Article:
A French court handed out a 6,000 euro ($8,421) suspended fine to John Galliano on Thursday after finding him guilty of anti-Semitic behavior, marking the end in a fall from grace for the former head designer of fashion house Dior.
For Galliano, whose worth is estimated in the millions of dollars, the penalty -- suspended for several years -- avoids any financial burden and is unlikely to constrain his liberty.
The fine, in line with what a prosecutor had recommended in June, falls short of the maximum sentence in such cases of a 22,000 euro fine and 6-month prison sentence.
Despite the triple addiction from which he was suffering, he was lucid enough to be conscious of his acts, said the tribunal president, Anne-Marie Sauteraud, reading out the court's decision.
The court explained its relatively lenient decision by referring to Galliano's lack of criminal convictions, his previous regard for respect and tolerance and the treatment for drug and alcohol addiction he has sought since his arrest.
She said Galliano had told the court he would have wanted to be present for the verdict, but did not attend to avoid another confrontation with the press.
In addition to the fines, Galliano was sentenced to pay more than 5,000 euros in legal fees, plus 1 euro in symbolic damages, to each of the plaintiffs and civil parties in the case.
Yet the British designer has already paid for his behavior late last year at a chic Parisian bar -- where he was filmed hurling anti-Semitic insults at a couple -- by losing his top job at Dior and his stake in a franchise named after him.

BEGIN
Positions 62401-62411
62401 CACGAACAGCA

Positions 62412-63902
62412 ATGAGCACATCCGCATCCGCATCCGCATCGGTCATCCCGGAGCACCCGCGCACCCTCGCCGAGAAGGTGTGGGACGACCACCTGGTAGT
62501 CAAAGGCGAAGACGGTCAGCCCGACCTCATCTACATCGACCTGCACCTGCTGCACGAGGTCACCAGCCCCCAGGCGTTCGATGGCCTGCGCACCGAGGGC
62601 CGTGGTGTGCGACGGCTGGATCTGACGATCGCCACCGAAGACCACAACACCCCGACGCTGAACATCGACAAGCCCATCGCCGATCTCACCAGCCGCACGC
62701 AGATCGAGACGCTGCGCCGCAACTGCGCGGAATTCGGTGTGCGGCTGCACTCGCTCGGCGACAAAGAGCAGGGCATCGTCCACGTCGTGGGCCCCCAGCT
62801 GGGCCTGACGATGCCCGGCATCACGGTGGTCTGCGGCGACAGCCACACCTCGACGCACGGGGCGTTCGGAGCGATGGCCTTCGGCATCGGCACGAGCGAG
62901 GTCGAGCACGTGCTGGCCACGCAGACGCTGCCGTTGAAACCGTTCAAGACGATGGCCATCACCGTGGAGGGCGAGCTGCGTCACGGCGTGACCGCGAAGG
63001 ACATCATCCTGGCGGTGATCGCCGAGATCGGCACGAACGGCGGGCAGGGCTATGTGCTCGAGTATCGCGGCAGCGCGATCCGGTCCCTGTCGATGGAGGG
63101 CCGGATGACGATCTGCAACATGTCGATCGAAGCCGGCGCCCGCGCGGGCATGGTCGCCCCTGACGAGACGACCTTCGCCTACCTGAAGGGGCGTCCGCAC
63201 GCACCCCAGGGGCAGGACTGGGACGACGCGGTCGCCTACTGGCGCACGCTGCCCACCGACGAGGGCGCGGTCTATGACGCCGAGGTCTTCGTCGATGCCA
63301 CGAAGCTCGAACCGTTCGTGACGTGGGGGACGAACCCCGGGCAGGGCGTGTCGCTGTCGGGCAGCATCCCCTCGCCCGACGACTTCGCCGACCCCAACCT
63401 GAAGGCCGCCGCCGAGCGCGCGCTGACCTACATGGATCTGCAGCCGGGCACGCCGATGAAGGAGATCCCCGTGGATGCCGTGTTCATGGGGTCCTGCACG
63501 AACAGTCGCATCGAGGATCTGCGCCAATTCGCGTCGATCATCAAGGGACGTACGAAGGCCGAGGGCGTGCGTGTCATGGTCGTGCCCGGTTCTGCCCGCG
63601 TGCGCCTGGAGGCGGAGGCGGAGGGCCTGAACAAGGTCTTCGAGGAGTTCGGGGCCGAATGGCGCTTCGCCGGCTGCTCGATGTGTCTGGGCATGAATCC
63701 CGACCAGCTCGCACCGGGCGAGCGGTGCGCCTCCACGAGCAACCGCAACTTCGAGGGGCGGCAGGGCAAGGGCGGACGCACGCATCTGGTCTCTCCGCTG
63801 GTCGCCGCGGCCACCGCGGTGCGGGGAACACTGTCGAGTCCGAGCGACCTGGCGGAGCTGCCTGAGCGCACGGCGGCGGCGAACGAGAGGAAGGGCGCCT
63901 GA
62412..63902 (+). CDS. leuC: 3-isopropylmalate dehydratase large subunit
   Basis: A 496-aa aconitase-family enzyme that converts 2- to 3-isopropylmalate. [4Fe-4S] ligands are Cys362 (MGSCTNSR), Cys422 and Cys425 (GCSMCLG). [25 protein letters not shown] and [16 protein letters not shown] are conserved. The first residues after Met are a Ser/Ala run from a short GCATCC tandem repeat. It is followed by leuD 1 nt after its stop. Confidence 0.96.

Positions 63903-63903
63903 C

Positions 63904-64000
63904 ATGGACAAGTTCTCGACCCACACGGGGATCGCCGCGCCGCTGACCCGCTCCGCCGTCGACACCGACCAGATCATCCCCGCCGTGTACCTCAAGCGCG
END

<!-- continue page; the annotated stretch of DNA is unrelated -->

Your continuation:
The damage to his reputation, once among the untouchable in the world of high fashion, has also been dire, with peers ranging from Chanel designer Karl Lagerfeld and U.S. actress Natalie Portman blasting his behavior in public.
Galliano, reported to have been through two rehabilitation programs, in Arizona and Switzerland, has made few public appearances since he appeared before a packed Parisian courthouse last June, speaking in a tiny voice about his triple addiction to alcohol, sleeping pills and tranquilizers.
The image of a man who, in his own words, had become a ghost of himself was enough to appease at least one plaintiff in the case, Geraldine Bloch, her lawyer told Reuters.
She saw a man who was destroyed physically, a sick man, said lawyer Yves Beddouk. For her and for me, this is already in the past, he has already been stripped of his status as an icon and that is the real punishment.
The court's verdict will serve as an example, he added.
WHAT NEXT FOR DIOR?
Galliano, 50, made his first foray back into design last summer when he drew the wedding dress of British supermodel Kate Moss, a close friend.
She dared me to be John Galliano again. I couldn't pick up a pencil. It's been my creative rehab, the U.S. edition of Vogue magazine quoted him as saying in its September issue.
But the fashion world has already moved on, its focus firmly on the name of the person who will succeed Galliano at the head of Dior's design team after a lackluster autumn/winter haute couture show -- the first without Galliano -- led by his longtime collaborator Bill Gaytten.
Sydney Toledano, chief executive of Dior, a subsidiary of French luxury giant LVMH, has promised to keep the identity of Galliano's successor a secret until the trial's end.
Trade newspaper Women's Wear Daily reported last month that U.S. designer Marc Jacobs, currently the top designer at Louis Vuitton, was in discussions with LVMH to replace Galliano as creative director for Dior.
The announcement of a successor is expected to follow shortly after the verdict.